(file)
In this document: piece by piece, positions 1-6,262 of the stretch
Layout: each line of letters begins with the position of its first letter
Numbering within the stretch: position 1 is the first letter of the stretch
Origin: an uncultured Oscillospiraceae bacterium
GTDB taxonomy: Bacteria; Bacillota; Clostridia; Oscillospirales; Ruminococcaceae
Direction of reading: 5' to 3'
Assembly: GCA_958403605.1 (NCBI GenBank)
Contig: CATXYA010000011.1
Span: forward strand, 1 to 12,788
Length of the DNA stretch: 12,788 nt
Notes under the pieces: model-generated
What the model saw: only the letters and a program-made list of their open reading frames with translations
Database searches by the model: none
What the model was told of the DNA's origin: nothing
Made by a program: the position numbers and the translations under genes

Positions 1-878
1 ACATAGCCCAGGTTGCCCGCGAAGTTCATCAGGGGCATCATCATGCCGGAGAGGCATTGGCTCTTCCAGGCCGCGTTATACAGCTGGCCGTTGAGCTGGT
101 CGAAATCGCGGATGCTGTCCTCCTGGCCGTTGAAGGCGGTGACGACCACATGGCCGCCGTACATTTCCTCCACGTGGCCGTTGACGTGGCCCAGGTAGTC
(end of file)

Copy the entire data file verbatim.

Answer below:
In this document: piece by piece, positions 1-6,262 of the stretch
Layout: each line of letters begins with the position of its first letter
Numbering within the stretch: position 1 is the first letter of the stretch
Origin: an uncultured Oscillospiraceae bacterium
GTDB taxonomy: Bacteria; Bacillota; Clostridia; Oscillospirales; Ruminococcaceae
Direction of reading: 5' to 3'
Assembly: GCA_958403605.1 (NCBI GenBank)
Contig: CATXYA010000011.1
Span: forward strand, 1 to 12,788
Length of the DNA stretch: 12,788 nt
Notes under the pieces: model-generated
What the model saw: only the letters and a program-made list of their open reading frames with translations
Database searches by the model: none
What the model was told of the DNA's origin: nothing
Made by a program: the position numbers and the translations under genes

Positions 1-878
1 ACATAGCCCAGGTTGCCCGCGAAGTTCATCAGGGGCATCATCATGCCGGAGAGGCATTGGCTCTTCCAGGCCGCGTTATACAGCTGGCCGTTGAGCTGGT
101 CGAAATCGCGGATGCTGTCCTCCTGGCCGTTGAAGGCGGTGACGACCACATGGCCGCCGTACATTTCCTCCACGTGGCCGTTGACGTGGCCCAGGTAGTC